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After repeated insistences from Milan Mandaric, Portsmouth's owner, that he wanted a manager with a detailed knowledge of the Premiership, there is something disconcerting in the answer given by the man he finally appointed when asked what he knew of Charlton, his first opponents. "Nothing at all," Alain Perrin said.
That is not a response that would have been given by either Gordon Strachan or Brian Little, both of whom Mandaric named as candidates earlier in the week.
Perrin presumably spent the next 24 hours mugging up desperately on videos, but his predecessor, the Croat Velimir Zajec, who has returned to his role as executive director, would have been capable of that, with or without the dubious bonus of being briefed by David Pleat, who has been named as consultant. As the success of the meticulous José Mourinho at Chelsea has proved, it pays to approach Premiership matches as something rather more than a mock GCSE.
Perrin, in fairness, had been slated to take charge in the summer, so his appointment seven games early is not quite the desperate move it might at first have appeared. Portsmouth's situation, though, is edging towards the desperate, with their last 12 games having yielded just five points. Mandaric's belief that the step from mid-table to challenging for a Uefa Cup spot could be made only by bringing in Zajec - and, by extension, forcing out Harry Redknapp - appears a shot directed at his own foot.
With Southampton resurgent, West Bromwich Albion improving by the week since Bryan Robson took charge and Crystal Palace as doughty as ever, the four-point gap between Pompey and the relegation zone is far from secure, even if Norwich, who face Manchester United today, look doomed.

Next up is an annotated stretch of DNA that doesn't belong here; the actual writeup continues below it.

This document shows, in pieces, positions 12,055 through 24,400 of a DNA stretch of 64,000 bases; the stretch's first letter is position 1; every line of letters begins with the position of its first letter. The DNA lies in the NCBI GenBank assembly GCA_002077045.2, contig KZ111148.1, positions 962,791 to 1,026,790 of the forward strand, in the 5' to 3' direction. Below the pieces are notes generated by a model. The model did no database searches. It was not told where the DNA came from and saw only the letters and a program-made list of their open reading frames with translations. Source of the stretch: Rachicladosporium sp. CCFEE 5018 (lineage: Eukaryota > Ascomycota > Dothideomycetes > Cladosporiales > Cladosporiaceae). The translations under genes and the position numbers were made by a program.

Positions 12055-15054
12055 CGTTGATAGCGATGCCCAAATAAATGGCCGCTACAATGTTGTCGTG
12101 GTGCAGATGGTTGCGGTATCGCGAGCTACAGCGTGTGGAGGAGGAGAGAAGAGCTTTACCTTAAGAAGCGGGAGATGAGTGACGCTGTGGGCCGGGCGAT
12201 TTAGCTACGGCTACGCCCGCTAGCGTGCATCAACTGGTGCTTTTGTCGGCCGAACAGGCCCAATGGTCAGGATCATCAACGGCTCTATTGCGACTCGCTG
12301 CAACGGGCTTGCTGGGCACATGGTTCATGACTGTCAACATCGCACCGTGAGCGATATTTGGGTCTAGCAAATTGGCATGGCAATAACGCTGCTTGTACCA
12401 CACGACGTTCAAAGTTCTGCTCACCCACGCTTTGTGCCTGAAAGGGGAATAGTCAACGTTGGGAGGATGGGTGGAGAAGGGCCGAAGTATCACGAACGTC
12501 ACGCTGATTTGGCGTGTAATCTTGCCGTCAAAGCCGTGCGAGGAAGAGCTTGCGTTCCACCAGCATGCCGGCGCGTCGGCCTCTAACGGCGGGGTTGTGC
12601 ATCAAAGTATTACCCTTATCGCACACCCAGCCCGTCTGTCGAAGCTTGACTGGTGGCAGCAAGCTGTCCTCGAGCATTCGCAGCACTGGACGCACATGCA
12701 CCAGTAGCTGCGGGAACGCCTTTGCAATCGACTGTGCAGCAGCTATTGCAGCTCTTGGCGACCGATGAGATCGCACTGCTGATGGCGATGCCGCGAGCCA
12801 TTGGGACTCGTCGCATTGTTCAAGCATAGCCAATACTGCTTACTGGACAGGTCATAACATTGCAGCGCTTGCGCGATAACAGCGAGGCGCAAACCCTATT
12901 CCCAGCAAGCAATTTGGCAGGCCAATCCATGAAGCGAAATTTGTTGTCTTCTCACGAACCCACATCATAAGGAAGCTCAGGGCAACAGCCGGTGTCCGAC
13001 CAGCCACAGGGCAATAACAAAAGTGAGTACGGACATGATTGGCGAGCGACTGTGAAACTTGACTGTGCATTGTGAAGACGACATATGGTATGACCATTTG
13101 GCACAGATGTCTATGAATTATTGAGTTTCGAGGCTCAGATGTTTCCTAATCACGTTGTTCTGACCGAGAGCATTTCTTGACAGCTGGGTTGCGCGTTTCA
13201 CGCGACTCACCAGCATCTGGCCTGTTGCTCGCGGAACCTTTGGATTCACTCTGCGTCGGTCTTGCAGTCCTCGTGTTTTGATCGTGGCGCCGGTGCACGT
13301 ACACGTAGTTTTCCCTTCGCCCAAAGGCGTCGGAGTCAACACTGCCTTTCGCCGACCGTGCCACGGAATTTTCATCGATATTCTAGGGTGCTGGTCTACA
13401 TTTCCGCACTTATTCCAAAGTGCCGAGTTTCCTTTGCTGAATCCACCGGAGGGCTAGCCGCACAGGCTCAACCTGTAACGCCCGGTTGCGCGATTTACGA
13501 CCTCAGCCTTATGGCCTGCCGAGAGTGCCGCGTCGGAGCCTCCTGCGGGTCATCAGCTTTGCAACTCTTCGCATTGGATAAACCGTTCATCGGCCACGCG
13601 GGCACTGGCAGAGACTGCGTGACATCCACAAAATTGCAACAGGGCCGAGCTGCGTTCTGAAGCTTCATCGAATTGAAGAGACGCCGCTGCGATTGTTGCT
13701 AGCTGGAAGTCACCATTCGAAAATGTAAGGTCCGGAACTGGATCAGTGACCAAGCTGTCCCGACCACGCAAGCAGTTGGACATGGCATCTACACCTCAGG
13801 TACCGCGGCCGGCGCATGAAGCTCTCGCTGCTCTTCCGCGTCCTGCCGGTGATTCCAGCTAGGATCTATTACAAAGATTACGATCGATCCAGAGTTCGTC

Portsmouth are unfortunate too that their run-in includes games against Liverpool and Bolton, both battling for European places, and a derby with Southampton, before a final-day visit to West Brom. No away side would relish a one-off fight for survival in the compact cauldron of the Hawthorns, where Albion have not lost since Boxing Day.
In that context, today's match with Charlton - traditionally poor finishers to a season, although the slim prospect of Uefa Cup qualification may enliven them - looks crucial. With Pleat away fulfilling media duties, Perrin will leave team selection to Zajec and Jordan, and the first game in which he will be in full control will come at Birmingham next week. By then, with Southampton, West Brom and Crystal Palace all facing testing away games - at Blackburn, Aston Villa and Everton respectively - Portsmouth could be seven points clear, and Perrin's job be all but done before he has started.
Even were that to happen, though, the longer term remains puzzling. In the light of his comments about Little and Strachan, Mandaric's insistence that Perrin was always his first choice strikes an odd note but, at least until he reached the UAE club Al-Ain, which sacked him in October after three months as coach, Perrin's record was exemplary.
After working under Arsène Wenger at Nancy, he took Troyes from the French third flight to qualification for the Uefa Cup in his first coaching job, and then, seeing enough potential in Didier Drogba to spend £4m on him, led Marseille to the Uefa Cup semi-final and qualification for the Champions League before player unrest and disputed allegations of sexual harassment forced him out.
If there is a concern, it is that his success has come on a relative shoestring. Perrin speaks of top-10 finishes in seasons to come, but the irony is that Mandaric, having spoken of expanding the club's horizons beyond wheeling-and-dealing, has ended up appointing a French Harry Redknapp.